-for the Ukrainian troops: from the de facto line of contact;

-for the armed formations from certain areas of the Donetsk and Luhansk regions of Ukraine: from the line of contact according to the Minsk Memorandum of Sept. 19th, 2014;

“The withdrawal of the heavy weapons as specified above is to start on day 2 of the ceasefire at the latest and be completed within 14 days.

“The process shall be facilitated by the OSCE and supported by the Trilateral Contact Group.

“3. Ensure effective monitoring and verification of the ceasefire regime and the withdrawal of heavy weapons by the OSCE from day 1 of the withdrawal, using all technical equipment necessary, including satellites, drones, radar equipment, etc.

“4. Launch a dialogue, on day 1 of the withdrawal, on modalities of local elections in accordance with Ukrainian legislation and the Law of Ukraine “On interim local self-government order in certain areas of the Donetsk and Luhansk regions” as well as on the future regime of these areas based on this law.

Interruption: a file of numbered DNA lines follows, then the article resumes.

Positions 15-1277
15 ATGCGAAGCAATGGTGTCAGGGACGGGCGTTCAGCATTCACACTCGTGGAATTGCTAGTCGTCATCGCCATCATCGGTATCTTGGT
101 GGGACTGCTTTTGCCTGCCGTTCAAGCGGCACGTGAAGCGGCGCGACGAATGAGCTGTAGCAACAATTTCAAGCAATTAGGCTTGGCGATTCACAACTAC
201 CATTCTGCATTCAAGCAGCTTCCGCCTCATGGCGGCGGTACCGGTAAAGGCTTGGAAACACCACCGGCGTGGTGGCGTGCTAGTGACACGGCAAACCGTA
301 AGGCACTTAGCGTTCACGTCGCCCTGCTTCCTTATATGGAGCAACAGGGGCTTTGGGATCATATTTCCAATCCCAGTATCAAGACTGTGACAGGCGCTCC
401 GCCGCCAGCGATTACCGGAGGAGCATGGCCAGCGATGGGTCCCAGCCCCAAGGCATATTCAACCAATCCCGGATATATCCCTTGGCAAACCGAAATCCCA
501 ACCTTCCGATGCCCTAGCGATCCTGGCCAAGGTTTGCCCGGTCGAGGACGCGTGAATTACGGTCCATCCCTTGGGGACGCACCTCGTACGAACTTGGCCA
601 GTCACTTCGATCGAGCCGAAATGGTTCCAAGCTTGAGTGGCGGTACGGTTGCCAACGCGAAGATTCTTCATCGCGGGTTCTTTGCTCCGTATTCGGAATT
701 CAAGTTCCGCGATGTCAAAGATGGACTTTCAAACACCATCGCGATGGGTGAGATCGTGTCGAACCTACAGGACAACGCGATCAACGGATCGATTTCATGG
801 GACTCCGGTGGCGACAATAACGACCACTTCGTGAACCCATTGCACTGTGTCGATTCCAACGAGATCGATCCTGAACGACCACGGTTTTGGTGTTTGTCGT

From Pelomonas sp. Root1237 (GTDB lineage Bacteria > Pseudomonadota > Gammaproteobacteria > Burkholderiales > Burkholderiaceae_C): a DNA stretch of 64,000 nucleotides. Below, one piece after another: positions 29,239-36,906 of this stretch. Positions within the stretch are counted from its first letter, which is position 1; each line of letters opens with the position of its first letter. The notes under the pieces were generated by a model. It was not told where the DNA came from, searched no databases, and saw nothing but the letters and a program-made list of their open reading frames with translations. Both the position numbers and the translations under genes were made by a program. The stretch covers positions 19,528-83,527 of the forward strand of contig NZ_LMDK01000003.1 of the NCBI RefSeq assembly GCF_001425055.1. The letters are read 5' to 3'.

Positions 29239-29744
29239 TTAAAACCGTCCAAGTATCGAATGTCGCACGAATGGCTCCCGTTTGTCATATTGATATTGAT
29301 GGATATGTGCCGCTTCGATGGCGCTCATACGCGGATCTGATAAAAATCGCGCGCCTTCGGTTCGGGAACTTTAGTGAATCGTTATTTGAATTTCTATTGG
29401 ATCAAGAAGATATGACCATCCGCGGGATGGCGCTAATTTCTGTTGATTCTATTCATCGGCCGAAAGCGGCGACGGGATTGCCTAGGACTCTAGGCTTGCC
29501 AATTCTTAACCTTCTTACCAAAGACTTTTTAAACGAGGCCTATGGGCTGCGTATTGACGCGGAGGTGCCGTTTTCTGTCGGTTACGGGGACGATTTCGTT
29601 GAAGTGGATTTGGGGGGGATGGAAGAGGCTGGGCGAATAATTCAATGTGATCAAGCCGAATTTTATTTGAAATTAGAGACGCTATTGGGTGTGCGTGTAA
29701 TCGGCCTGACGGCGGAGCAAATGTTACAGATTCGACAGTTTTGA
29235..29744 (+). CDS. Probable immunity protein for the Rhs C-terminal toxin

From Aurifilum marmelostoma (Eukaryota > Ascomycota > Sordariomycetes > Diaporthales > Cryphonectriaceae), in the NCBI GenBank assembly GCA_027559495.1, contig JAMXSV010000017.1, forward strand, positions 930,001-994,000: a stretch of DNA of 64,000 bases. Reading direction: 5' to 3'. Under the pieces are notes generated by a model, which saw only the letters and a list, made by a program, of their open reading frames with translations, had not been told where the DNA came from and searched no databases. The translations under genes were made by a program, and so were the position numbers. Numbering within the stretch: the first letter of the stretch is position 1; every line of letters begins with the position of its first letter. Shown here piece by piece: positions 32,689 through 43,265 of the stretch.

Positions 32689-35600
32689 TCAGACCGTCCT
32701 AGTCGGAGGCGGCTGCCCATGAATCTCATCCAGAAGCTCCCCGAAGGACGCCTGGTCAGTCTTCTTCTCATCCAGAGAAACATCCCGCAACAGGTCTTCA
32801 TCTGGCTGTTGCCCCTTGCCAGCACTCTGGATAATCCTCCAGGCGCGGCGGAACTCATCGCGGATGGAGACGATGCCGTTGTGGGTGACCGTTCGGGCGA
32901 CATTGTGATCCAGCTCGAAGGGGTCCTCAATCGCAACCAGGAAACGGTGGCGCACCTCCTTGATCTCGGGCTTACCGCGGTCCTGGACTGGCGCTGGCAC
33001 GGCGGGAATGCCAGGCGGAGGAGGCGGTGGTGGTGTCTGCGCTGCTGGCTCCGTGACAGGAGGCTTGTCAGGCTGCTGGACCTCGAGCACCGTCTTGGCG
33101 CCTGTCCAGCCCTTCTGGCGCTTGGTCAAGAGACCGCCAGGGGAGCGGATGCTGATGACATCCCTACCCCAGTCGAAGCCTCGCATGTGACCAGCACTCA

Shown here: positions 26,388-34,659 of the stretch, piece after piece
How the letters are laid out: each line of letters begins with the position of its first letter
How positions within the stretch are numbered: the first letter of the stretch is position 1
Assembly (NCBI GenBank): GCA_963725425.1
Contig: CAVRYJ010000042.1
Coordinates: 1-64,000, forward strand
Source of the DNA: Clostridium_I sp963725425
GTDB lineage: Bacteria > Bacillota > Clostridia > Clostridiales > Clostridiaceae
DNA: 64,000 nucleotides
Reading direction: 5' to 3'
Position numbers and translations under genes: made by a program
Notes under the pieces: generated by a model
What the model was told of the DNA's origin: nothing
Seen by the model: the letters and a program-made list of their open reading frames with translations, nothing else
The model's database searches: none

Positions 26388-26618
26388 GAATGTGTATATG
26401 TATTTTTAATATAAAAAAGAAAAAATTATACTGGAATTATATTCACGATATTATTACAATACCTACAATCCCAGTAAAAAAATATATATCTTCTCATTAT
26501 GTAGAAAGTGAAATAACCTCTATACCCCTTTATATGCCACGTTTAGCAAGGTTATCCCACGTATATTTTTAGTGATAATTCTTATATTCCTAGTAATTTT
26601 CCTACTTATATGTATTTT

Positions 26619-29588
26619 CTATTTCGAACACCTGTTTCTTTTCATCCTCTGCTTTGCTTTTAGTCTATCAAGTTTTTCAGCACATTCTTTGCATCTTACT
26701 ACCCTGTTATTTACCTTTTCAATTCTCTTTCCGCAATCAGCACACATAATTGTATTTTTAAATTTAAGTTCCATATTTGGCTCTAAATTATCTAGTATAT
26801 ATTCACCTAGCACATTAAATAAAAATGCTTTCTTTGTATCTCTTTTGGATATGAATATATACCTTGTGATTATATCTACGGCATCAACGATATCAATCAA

“Adopt promptly, by no later than 30 days after the date of signing of this document a Resolution of the Parliament of Ukraine specifying the area enjoying a special regime, under the Law of Ukraine “On interim self-government order in certain areas of the Donetsk and Luhansk regions”, based on the line of the Minsk Memorandum of September 19, 2014.

“5. Ensure pardon and amnesty by enacting the law prohibiting the prosecution and punishment of persons in connection with the events that took place in certain areas of the Donetsk and Luhansk regions of Ukraine.

“6. Ensure release and exchange of all hostages and unlawfully detained persons, based on the principle “all for all”. This process is to be finished on the day 5 after the withdrawal at the latest.